A graduate of Stirling, Glasgow, & Boston universities, I received my Ph.D. in Literary Studies in December 2012 from the University of Wisconsin-Madison; since 2013, I have taught in the Department of English at NCC. As an Americanist and a generalist teacher and scholar, I am concerned with the ways in which fiction and curricula guide, educate, and represent children and young adults. My research can be found in journals including Children’s Literature Association Quarterly, The Lion and the Unicorn, Children’s Literature in Education, Journal of Narrative Theory, The Journal of American Culture, Pedagogy, and the Journal of General Education. Recent conference activity has included presenting on teenage writers and marketplace consciousness at January 19's MLA conference in Chicago, Illinois; and presenting on Rachel Carson's philosophy of environmental education for children at June 18's ChLA conference in San Antonio, Texas. I am currently working on a book-length study of popular representations of school experience in print and film, The School Story in the Age of Neoliberalism, under contract with University Press of Mississippi.Download CV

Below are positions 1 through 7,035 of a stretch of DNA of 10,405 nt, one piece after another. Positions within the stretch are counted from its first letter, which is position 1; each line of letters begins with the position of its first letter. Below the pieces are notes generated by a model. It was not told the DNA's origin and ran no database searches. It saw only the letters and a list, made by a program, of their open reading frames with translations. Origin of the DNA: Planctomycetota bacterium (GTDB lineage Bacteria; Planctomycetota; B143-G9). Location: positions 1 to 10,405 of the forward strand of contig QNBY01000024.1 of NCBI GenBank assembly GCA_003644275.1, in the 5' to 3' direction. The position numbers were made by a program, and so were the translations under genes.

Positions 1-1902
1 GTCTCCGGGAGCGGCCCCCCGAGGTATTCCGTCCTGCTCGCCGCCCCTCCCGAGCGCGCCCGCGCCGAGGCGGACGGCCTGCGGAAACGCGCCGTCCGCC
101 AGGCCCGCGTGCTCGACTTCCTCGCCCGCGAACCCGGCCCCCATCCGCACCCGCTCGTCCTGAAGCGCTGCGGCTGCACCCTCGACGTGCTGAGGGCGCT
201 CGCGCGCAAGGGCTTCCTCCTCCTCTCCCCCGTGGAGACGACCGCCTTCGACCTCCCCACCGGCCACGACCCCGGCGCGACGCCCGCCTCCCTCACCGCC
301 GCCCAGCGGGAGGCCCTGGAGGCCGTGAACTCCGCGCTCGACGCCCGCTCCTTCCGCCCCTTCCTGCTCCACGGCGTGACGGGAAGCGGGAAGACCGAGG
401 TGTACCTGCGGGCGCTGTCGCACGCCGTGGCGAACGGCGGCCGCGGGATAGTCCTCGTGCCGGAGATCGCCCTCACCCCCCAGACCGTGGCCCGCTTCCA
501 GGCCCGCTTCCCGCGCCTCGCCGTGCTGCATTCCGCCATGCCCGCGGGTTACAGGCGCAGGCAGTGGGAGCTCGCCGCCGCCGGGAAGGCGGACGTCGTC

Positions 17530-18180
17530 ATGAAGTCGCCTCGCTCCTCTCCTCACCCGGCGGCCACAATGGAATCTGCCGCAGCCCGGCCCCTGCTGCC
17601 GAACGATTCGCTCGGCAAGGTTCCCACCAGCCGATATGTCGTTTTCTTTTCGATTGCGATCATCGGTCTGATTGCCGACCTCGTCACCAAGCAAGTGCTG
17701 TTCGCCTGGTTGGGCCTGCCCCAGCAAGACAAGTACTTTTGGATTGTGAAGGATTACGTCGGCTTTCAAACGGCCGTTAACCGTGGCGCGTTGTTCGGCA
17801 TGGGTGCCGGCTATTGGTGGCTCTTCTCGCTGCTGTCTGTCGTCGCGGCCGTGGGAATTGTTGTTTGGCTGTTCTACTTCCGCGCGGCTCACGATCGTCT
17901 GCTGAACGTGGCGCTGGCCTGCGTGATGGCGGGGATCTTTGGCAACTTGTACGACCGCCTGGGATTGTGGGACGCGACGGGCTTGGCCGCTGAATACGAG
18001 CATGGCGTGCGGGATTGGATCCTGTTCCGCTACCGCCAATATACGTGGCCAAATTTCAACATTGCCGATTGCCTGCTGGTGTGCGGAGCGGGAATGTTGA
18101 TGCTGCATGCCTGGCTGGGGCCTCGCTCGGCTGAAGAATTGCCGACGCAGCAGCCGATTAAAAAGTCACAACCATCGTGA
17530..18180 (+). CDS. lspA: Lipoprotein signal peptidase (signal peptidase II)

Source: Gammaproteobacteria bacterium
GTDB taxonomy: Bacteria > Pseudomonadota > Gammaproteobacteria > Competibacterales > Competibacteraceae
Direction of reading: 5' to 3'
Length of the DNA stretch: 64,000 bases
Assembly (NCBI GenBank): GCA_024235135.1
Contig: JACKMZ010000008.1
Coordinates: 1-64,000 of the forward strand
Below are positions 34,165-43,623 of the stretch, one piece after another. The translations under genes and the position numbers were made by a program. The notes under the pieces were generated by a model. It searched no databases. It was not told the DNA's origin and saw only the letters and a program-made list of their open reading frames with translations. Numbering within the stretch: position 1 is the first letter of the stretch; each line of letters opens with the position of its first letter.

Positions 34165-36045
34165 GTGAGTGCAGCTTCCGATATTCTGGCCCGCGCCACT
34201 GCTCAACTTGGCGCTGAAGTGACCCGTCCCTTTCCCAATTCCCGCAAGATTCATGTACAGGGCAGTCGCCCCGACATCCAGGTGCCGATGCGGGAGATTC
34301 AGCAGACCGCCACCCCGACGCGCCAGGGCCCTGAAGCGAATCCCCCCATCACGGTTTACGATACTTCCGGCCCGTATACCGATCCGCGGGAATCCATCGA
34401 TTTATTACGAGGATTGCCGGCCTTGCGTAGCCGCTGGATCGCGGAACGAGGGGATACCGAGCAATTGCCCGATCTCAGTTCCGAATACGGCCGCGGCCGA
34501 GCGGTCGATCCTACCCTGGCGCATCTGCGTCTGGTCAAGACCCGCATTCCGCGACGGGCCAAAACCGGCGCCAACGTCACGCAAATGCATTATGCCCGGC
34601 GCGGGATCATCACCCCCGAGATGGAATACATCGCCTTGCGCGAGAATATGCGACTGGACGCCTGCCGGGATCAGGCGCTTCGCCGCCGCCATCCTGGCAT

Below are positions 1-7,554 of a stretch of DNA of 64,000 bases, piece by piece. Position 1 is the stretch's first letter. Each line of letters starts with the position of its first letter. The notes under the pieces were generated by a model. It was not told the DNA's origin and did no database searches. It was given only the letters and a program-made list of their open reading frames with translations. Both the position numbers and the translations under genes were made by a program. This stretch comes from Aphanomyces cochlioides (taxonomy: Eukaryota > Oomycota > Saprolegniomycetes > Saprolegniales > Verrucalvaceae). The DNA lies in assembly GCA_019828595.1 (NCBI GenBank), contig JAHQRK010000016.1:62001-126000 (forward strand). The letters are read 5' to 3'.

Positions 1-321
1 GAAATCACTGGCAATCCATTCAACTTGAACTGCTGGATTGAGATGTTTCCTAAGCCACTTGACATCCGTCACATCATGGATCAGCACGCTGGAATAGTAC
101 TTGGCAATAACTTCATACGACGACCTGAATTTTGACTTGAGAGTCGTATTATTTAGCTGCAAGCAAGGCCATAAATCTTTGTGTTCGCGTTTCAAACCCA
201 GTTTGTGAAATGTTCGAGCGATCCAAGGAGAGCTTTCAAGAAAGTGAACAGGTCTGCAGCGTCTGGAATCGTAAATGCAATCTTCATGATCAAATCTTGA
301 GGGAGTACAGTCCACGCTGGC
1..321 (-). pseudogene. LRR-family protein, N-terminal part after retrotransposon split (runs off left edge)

"The Young Archive and First-Year Writing: Using School Stories to Encourage Students' Scholarly Identity," essay in Pedagogy, vol. 18, no. 3, 2018.
“Giving Education a Bad Name: Bookish Boys in Contemporary American School Stories,” essay in Children’s Literature in Education, vol. 41, no. 1, 2018.
“The Hunger Games, Spartacus, and Other Family Stories: Sentimental Revolution in Contemporary Young Adult Fiction,” essay in The Lion and the Unicorn, vol. 39, no. 3, 2015.
“Lost Causes, Affective Affinities: Radical Chronotope in the Age of Liberal Narrative,” essay in JNT Journal of Narrative Theory, vol. 45., no. 3, 2015.
“Little Saboteurs: The Child, The Childlike, and the Principled Life in Carl Hiaasen’s Ecotage Novels for Young Adults,” essay in Children’s Literature Association Quarterly, vol. 40. no. 2, 2015.